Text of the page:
The first thing the unicorn did was look around, then he stood up off his crate, dropped his bottle, looked around some more, and then stared at the Pegasus in front of him through tiny yellow pin-prick eyes encrusted with off-white gunk.

“The shit?” he spat out a thick, wet black gob of whatever and drew his pistol, hovering it a meter in front of him. “Who in the Dust are ya?”

“Oh! Oh! Oh sh–” Dash coughed, throwing up her wings. “Don’t shoot! I’m lost, sir!”

“Lost? Out here?” Fido growled, curling his mangled lip up over yellowing teeth. His high brow was covered with scabs where flies would land and go about their business. When he coughed, flecks of spittle showered the area in front of him. “Wings where I can see ‘em!”

Dash stretched her wings out as far as they would go, only a scant bit more than they were already.

Fido began his approach. “Ya shouldn’t be ‘round here, girly.”

“Y-yes. I reckon so. So if you’d tell me how t’ get back to Cantermore…”

Cantermore?” Fido bucked out laughing. “How far off th’ train did you fall, girly?”

He raised a pock-marked knee, giving a sweeping motion toward himself.

“C-come closer, girly. Let’s… let’s have a good look at you…” he said, slurping up a bit of moisture that remained at the tip of his tongue. “Ain’t you nice?”

“W-well, thank you, but…” Dash stammered, almost taking a step back in reaction.

“Tell you whut,” Fido took another quick look around, just in case. “Why don’tcha stay here with me? I’ll… take care’a ya.”

The unicorn ran a cracked tongue over cracked lips.

Dash shuddered. She didn’t have to pretend. She closed her eyes, took a breath, and took a step forward.

“What’s your name, girly?” Fido asked, walking up to her cautiously.

“W-wait. Stop.” Dash called out when he was a mere two steps away, close enough that she could smell the undigested food on his breath and see the results of it wedged in his teeth. “Don’t hurt me. Please.”

“Aww… I ain’t gonna hurt ya. In fact, I’m gonna make you feel… real welcome.”

Dash closed her eyes again, shuddering, as a hot breath wafted up against the side of her ear. She had been in terrible places before, but the stench coming off him at this distance was nigh unbearable.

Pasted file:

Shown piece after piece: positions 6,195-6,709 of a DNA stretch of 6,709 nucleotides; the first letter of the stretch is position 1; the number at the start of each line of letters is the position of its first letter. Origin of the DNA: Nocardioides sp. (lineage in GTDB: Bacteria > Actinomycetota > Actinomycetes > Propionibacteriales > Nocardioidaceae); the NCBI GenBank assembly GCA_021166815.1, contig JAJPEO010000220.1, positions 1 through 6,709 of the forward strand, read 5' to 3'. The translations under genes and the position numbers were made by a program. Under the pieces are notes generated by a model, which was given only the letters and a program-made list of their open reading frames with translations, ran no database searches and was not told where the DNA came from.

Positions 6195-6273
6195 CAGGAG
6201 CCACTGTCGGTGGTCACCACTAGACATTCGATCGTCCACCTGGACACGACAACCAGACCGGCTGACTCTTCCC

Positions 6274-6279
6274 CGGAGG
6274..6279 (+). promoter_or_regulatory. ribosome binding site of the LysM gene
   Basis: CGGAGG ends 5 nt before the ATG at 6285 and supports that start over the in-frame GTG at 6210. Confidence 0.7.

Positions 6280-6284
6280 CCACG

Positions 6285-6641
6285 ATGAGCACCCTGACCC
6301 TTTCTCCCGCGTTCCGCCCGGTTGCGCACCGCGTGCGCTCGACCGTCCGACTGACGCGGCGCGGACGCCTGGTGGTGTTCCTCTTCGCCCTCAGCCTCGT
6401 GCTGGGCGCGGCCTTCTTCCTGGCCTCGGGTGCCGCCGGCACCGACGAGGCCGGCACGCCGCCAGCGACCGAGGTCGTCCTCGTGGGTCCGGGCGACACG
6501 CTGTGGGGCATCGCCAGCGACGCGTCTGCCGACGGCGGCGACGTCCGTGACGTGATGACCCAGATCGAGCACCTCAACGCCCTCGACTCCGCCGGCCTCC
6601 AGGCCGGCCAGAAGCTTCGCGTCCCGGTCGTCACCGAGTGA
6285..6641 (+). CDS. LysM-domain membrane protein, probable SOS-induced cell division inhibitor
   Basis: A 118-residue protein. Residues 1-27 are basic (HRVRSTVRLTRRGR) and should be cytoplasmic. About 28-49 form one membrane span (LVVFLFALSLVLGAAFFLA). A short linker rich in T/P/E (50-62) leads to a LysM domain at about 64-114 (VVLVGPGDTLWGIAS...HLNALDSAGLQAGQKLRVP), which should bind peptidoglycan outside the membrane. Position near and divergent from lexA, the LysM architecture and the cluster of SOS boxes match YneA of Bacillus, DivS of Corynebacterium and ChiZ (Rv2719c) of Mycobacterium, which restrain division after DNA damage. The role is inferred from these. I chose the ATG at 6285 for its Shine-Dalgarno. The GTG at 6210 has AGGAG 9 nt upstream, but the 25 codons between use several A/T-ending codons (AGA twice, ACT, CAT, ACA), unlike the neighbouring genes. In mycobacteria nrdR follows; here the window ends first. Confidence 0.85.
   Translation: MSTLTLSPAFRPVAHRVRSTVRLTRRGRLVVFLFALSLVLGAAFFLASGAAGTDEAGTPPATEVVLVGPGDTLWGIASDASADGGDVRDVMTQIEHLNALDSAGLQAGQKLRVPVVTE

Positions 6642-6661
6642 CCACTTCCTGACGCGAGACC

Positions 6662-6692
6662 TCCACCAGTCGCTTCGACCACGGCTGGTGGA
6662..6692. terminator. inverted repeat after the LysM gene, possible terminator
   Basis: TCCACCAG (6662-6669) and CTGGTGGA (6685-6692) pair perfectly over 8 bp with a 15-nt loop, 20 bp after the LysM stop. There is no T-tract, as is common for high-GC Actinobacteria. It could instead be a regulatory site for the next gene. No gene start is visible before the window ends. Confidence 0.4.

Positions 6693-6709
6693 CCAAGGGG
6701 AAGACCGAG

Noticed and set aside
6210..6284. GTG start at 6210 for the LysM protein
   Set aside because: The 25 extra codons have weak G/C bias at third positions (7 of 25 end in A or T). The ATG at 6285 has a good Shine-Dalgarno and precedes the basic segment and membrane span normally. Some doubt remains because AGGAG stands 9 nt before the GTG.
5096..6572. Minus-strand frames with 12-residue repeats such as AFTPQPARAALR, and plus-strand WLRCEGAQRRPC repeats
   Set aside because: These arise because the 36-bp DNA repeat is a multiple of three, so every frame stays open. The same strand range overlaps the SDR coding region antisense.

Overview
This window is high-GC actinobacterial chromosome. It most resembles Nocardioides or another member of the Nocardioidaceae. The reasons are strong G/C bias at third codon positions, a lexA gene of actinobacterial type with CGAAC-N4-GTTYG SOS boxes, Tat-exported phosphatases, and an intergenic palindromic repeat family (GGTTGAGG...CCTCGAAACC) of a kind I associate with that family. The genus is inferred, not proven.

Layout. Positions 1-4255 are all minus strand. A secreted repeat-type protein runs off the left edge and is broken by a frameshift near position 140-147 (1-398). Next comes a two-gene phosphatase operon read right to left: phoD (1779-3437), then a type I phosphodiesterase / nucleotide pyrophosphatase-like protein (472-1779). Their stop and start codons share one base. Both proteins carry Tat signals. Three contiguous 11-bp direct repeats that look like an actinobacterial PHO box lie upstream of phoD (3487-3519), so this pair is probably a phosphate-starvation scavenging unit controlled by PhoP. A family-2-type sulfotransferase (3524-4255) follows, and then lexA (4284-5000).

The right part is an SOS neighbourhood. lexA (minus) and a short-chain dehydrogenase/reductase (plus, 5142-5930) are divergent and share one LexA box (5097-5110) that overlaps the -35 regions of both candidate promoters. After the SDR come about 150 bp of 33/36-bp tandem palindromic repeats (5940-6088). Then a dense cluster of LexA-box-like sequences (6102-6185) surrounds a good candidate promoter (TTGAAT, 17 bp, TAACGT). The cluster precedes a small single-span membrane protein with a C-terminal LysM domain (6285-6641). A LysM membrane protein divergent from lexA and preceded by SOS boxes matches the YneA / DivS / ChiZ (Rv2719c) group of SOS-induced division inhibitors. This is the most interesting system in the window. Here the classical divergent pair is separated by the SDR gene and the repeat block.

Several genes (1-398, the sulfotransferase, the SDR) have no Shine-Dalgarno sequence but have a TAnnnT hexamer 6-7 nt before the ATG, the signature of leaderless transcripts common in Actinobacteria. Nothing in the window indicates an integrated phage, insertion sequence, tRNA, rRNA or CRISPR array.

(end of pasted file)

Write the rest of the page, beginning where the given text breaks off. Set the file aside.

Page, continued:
Every fiber in her body tried to persuade her to turn and run, to get away, far away. Every logical part of her brain told her that this was bound to end badly for her, and only for her.

But she stayed rooted.



She waited.

She waited as he drew his head alongside hers, sniffing at her skin, drool swelling out the side of his ravenous mouth, his movements likened to an undulating slug attempting to crawl over a ledge.

She waited as he moved down the length of her neck and reached her wing, travelling along the edges, lightly pulling back and forth against a stray feather or two, plunging his face into fluffy, angelic down.

She waited as he closed his eyes for just one moment.

The barrel of a gun, writhing like a snake, flew out from between the feathers on Dash’s outstretched wing. It struck forward, viciously biting the stallion in the eye.

Argh!” He staggered back, hoof flying to his face. For a moment, his pistol wavered, but it steadied itself as the unicorn regained his footing.

“Again! Twilight!” Dash yelled, folding her wings up, a second pistol joining the first as the curtains came down and the pegasus writhed out of the way.

The two pistols turned, their handles coming down hard toward Fido’s head. But the leg that he had raised to his face warded off the blows, and a short stagger back was all that remained of the continued assault.